Environmental charities still struggle to get noticed. How can they fix this?

  

The world as we know it is under increasing threat. Excess waste polluting our oceans, more species at threat of extinction, temperatures rising at record rates in the Arctic and the United States potentially withdrawing from the Paris Accord.

Given all of this it is easy to feel dejected about the current situation of our only planet. However, the picture isn’t entirely grim. As more and more headlines are generated regarding the fate of the Earth the public are starting to register their concern in large numbers.

The recent data from nfpSynergy’s Charity Awareness Monitor has shown that half of the British public now believe that the protection of the environment should be prioritised ahead of economic considerations, while 6 years ago economic considerations were held to be of greater importance.

“In cases where there is a trade-off between protecting the environment and economic considerations, which do you think should be given the highest priority?”

Source: Charity Awareness Monitor, Feb 18, nfpSynergy | Base: 1,000 adults 16+, Britain

 

Whilst this is encouraging, the public nonetheless continue to show a serious lack of awareness as to which charities are working within the environment sector.

For instance, in the area of climate change, three quarters of the public (75%) could not name a charity working specifically within this area[1]. An even greater figure (77%) could not think of any organisation that worked in the area of Marine conservation and over half (54%) could not name a single charity working in the field of protecting the environment[2].

Put simply, the national (and global) concern for our planet has not translated into a greater awareness of individual charities working within the environmental and conservation sectors. These charities continue to be, at best, in the background when it comes to the wider debate surrounding our natural world.

So how do environmental and conservation charities make themselves more visible and identifiable to the public?

As ever, digital engagement represents an ideal opportunity for environmental charities to make themselves more recognisable. But they still have a lot to catch up on, as the last year’s House of Lords Select Committee report indicated.[3]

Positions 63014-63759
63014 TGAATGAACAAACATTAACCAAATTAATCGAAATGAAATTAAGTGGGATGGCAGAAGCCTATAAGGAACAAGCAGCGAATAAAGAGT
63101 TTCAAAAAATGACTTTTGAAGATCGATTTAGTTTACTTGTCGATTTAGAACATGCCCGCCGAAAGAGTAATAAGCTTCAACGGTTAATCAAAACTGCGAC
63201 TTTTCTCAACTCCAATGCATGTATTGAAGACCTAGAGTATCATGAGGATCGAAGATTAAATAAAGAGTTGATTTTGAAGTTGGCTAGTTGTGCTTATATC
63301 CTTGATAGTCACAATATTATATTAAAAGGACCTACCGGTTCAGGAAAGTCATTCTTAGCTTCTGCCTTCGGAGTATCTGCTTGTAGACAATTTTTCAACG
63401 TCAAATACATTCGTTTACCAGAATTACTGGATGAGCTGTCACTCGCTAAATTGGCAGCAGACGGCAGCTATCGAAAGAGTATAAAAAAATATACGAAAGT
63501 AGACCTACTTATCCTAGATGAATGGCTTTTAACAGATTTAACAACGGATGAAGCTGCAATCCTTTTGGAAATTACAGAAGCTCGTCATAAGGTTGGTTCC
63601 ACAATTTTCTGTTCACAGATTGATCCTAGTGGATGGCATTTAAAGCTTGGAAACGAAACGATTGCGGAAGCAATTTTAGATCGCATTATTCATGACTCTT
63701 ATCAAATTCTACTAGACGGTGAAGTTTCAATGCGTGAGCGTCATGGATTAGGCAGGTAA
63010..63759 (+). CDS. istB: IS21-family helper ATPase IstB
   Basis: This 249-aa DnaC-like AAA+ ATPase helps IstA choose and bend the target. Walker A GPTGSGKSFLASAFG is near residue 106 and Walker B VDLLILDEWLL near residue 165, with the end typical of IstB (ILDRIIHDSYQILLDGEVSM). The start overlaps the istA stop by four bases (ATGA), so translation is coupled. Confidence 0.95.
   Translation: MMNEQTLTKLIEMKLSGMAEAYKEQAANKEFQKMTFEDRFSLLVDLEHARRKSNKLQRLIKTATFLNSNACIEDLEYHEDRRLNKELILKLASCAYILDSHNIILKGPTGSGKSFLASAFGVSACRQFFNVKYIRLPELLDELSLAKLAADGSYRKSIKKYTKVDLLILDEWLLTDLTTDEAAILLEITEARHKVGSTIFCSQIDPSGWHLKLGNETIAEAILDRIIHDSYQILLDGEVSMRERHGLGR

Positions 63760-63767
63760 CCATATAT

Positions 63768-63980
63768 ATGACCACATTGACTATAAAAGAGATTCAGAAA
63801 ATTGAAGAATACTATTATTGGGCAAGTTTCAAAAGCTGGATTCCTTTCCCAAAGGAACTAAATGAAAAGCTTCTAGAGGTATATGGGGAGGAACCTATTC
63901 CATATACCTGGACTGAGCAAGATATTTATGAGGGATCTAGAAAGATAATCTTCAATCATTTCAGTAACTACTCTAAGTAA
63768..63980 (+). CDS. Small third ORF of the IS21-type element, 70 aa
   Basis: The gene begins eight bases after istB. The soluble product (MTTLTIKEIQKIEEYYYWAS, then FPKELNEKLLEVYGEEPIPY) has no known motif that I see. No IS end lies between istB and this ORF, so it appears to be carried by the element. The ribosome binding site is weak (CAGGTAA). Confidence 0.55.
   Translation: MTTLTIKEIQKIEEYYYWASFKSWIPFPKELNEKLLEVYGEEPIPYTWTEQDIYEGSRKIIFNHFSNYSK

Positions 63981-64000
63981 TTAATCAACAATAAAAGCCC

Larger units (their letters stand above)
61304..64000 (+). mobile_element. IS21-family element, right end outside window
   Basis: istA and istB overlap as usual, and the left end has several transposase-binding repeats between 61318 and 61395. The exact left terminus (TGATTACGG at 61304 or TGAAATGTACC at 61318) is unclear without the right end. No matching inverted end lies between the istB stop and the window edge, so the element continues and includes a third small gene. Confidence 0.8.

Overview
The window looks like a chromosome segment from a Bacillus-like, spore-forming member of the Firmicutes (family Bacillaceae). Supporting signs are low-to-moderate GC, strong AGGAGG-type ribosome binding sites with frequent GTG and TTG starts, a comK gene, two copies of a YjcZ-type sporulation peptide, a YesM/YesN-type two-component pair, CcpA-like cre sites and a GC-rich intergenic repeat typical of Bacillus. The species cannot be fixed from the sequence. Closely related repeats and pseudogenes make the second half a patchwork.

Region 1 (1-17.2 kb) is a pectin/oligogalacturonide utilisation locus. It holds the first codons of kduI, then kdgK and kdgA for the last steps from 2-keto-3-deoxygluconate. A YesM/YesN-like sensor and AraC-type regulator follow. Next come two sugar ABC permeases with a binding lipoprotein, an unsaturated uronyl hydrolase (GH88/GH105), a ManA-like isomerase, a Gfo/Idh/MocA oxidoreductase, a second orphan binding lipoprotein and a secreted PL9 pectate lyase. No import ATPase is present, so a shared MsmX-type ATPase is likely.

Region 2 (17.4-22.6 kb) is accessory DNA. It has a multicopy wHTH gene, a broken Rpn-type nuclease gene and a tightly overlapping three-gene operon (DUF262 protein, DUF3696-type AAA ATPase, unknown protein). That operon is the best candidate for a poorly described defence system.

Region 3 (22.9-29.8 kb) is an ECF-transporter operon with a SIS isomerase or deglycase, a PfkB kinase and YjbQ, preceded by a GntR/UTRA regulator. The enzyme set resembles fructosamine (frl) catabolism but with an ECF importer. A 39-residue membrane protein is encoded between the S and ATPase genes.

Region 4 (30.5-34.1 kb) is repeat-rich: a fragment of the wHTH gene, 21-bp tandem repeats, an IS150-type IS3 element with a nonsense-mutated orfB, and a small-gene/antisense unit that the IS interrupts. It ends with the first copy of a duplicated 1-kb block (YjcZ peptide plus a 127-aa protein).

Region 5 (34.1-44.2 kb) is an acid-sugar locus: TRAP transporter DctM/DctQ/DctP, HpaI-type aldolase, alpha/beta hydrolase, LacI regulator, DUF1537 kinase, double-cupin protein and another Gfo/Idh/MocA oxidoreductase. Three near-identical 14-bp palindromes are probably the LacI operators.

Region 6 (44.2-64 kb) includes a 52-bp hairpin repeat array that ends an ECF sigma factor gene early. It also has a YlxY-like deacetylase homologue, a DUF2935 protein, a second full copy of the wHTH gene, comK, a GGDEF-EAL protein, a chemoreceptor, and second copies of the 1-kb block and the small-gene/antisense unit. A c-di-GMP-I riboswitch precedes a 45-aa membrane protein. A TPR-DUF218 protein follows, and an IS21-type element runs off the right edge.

Yet, some environmental non-profits are already pioneering in this field.

Take an inspiration from WWF Singapore. In the centre of their current campaign to raise awareness of the country’s controversial wildlife laws is the fictitious ‘Ivory Lane’ brand online shop, purporting to sell ‘luxurious’ ivory accessories within the Singaporean market.  While some felt WWF’s campaign exploited the fake news culture that has engulfed social media in recent times, the stunt was incredibly successful, generating debate and discussion across social media as well as gaining widespread media coverage across the globe and bringing Singapore’s controversial ivory laws to the fore.[4] 

Photo credit: http://www.ivorylane.shop/

Photo credit: http://www.ivorylane.shop/

 

Virtual reality (VR) is another digital tool that has been seen as increasingly accessible and affordable for organisations across the world to engage their audiences. And the third sector is waking up to this potential too.

Within the environment sector specifically, this summer saw Greenpeace run a free event in Cambridge allowing members of the public to fully immerse themselves within the Antarctic and its great wilderness. For charities working in environment and conservation, a sector that relies heavily on the imagery of nature and wildlife, VR is the perfect tool by which these organisations can fully engage those who are sympathetic and concerned of the environmental threats posed upon us.

As ever, it will require foresight and proactivity for these organisations to fully maximise the benefits that such innovations provide. But with the rising public concern for environmental and conservation issues, there is no better time for these charities to increase their visibility in the public eye and with it continue to act positively and decisively for the best interests of our natural world.

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Sources:

[1] Charity Awareness Monitor, Feb 18, nfpSynergy

[2] Charity Awareness Monitor, Feb 18, nfpSynergy

[3] Select Committee on Charities, Stronger charities for a stronger society’, 26 March 2017, HL 133.

https://publications.parliament.uk/pa/ld201617/ldselect/ldchar/133/133.pdf

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